After his arrival at Parchman, Witherspoon noticed that Gangster Disciples gang members who referred to themselves as “Stalkers” were housed on both tiers. At a previous facility, Witherspoon had been involved in a physical altercation with members of this gang, and as a result of the altercation, he was required to seek medical treatment. He voiced concern to Warden Morris about being around these gang members and verbally requested that Warden Morris move him. The Warden stated he could not move Witherspoon, citing a lack of available space, and he advised Witherspoon to contact correctional staff if he had any trouble.

         On July 9, 2015, at around 5:30 p.m., with the entire bottom tier on recreation time, Witherspoon was outside of his cell when three Stalkers, two from the bottom tier and the “leader” from the top tier, attacked him with homemade knives. Inmates housed on the top tier were supposed to be locked in their cells at the time. Witherspoon was stabbed approximately fifteen times before the Stalkers made him get into his cell, shower, and remove his bloody clothes. The Stalkers attempted to stop Witherspoon's bleeding so that the assault would not be detected, and they essentially held Witherspoon hostage in his cell for several hours. Witherspoon's cellmate was present during this period of time, he was helping the Stalkers make sure Witherspoon stayed quiet. Eventually, Officer Phillips came to the cell and asked what the inmates were doing. Witherspoon, afraid of further attack, did not make a plea for help, though he had a bandage on his face that might have been visible to Officer Phillips. When the Stalkers informed Officer Phillips that everything was alright and that they would “take care” of him the following day, Phillips “turned a blind eye” and left without obtaining assistance for Witherspoon.

         When employee shift change occurred at 12:00 a.m. on July 10, 2015, the Stalkers went back to their individual cells, and Witherspoon's injuries were discovered. His cellmate had fled the cell by the time help arrived for Witherspoon. Witherspoon was transported to the hospital and treated. He subsequently identified his assailants, and an investigation was opened into the attack against him.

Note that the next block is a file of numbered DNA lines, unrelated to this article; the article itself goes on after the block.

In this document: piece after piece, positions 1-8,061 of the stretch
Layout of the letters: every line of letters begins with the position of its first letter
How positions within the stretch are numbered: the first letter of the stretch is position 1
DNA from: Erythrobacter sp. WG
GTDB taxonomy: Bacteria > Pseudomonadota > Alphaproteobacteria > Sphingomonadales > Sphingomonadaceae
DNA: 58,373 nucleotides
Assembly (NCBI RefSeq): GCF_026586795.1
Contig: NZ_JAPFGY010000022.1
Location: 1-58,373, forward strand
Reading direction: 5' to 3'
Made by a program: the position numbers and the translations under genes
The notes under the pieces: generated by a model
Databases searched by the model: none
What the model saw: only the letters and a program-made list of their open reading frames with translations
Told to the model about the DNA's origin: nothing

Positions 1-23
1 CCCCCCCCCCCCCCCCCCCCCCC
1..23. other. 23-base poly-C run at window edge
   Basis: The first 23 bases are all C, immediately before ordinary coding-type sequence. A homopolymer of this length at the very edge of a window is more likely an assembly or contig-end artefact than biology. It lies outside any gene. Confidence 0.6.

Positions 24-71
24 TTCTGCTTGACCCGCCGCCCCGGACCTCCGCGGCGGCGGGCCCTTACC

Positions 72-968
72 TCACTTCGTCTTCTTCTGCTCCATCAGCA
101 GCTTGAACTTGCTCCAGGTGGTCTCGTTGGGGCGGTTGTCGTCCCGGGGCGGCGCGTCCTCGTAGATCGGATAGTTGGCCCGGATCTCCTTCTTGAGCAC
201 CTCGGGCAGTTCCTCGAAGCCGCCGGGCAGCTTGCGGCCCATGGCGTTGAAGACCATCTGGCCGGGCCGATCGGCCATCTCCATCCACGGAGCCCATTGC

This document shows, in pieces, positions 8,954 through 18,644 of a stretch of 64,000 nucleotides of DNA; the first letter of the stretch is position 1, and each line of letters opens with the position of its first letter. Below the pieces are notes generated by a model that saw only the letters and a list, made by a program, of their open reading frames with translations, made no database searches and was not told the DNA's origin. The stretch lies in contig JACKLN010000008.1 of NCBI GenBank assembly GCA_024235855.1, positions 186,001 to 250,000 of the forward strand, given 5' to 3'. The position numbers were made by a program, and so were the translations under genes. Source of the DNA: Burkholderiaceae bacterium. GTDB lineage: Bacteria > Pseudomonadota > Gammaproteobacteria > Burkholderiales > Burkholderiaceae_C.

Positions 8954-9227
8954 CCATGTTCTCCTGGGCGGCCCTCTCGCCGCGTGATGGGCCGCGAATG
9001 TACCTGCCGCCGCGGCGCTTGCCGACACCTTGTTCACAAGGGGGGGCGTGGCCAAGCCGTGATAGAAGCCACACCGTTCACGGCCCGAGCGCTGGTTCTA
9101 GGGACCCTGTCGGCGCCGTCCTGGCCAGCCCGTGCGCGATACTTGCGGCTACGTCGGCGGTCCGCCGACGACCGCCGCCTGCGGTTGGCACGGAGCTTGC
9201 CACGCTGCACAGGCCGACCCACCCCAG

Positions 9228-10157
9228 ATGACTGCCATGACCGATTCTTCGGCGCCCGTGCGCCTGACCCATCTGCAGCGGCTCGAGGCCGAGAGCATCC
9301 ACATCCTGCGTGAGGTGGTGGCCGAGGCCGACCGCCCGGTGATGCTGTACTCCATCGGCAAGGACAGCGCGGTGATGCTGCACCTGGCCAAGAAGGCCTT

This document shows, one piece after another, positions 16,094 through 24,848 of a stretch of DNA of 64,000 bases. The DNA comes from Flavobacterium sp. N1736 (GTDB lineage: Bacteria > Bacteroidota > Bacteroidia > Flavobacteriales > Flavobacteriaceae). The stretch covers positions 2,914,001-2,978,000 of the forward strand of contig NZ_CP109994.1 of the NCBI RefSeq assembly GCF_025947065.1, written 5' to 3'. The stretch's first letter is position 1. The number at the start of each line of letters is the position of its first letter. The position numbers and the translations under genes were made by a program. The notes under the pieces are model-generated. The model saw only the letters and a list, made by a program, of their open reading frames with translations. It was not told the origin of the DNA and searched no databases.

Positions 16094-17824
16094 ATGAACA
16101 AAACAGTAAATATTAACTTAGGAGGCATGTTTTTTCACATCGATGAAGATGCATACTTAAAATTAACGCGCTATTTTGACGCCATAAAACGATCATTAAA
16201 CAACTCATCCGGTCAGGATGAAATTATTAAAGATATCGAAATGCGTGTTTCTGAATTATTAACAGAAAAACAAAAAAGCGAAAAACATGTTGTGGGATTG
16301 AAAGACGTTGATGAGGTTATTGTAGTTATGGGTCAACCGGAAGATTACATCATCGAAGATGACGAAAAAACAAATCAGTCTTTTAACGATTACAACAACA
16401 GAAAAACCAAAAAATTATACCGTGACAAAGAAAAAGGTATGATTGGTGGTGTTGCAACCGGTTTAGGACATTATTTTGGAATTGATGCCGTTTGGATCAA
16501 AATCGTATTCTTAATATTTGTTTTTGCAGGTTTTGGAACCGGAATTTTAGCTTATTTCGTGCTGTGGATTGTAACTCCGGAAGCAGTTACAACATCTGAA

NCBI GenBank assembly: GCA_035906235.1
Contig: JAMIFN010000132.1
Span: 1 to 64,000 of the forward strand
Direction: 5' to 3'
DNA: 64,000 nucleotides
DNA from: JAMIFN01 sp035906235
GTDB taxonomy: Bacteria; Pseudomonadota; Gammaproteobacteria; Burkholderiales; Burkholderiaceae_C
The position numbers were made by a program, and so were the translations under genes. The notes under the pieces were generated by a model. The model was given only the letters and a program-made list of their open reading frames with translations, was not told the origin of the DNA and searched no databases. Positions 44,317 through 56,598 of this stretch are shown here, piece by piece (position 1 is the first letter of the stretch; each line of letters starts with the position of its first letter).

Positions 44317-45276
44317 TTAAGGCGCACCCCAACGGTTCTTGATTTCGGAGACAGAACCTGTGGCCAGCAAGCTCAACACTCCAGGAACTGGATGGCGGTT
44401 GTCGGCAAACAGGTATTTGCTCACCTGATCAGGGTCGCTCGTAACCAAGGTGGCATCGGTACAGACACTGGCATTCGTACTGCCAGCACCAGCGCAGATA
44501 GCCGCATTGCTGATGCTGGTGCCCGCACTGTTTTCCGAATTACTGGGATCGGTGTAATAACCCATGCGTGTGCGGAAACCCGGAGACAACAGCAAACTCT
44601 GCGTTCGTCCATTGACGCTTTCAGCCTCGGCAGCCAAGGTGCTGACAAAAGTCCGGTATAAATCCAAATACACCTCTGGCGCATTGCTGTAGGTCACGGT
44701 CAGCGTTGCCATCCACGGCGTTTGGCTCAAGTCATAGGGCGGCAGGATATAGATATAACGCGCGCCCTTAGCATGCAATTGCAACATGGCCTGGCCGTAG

Defendants' Allegations

         Defendants assert that Witherspoon's claims against them in their official capacities must be dismissed pursuant to the doctrine of sovereign immunity, while claims against them in their individual capacities must be dismissed for failure to state an actionable claim. They otherwise note that the assault against Witherspoon was investigated by the Corrections Investigation Division (“CID”), and that it was determined that the matter would be submitted to the District Attorney for prosecution of the inmates who assaulted Witherspoon. See, e.g., Doc. #41-1.

         Sovereign Immunity

         Defendants have asserted the defense of sovereign immunity as to the claims against them in their official capacities. The Eleventh Amendment to the United States Constitution bars suits by private citizens against states in federal courts unless the particular state has waived its immunity, or Congress has abrogated the state's sovereign immunity. U.S. Const. Amend. XI; Perez v. Region 20 Educ. Service Ctr., 18');">307 F.3d 318, 326 (5th Cir. 2002). Mississippi has not waived its sovereign immunity. See Miss. Code Ann. § 11-46-5(4) (“Nothing contained in this chapter shall be construed to waive the immunity of the state from suit in federal courts guaranteed by the Eleventh Amendment to the Constitution of the United States.”). Additionally, “MDOC is considered an arm of the State of Mississippi” and is immune from suit. See Williams v. Miss. Dep't of Corr., No. 3:12 ...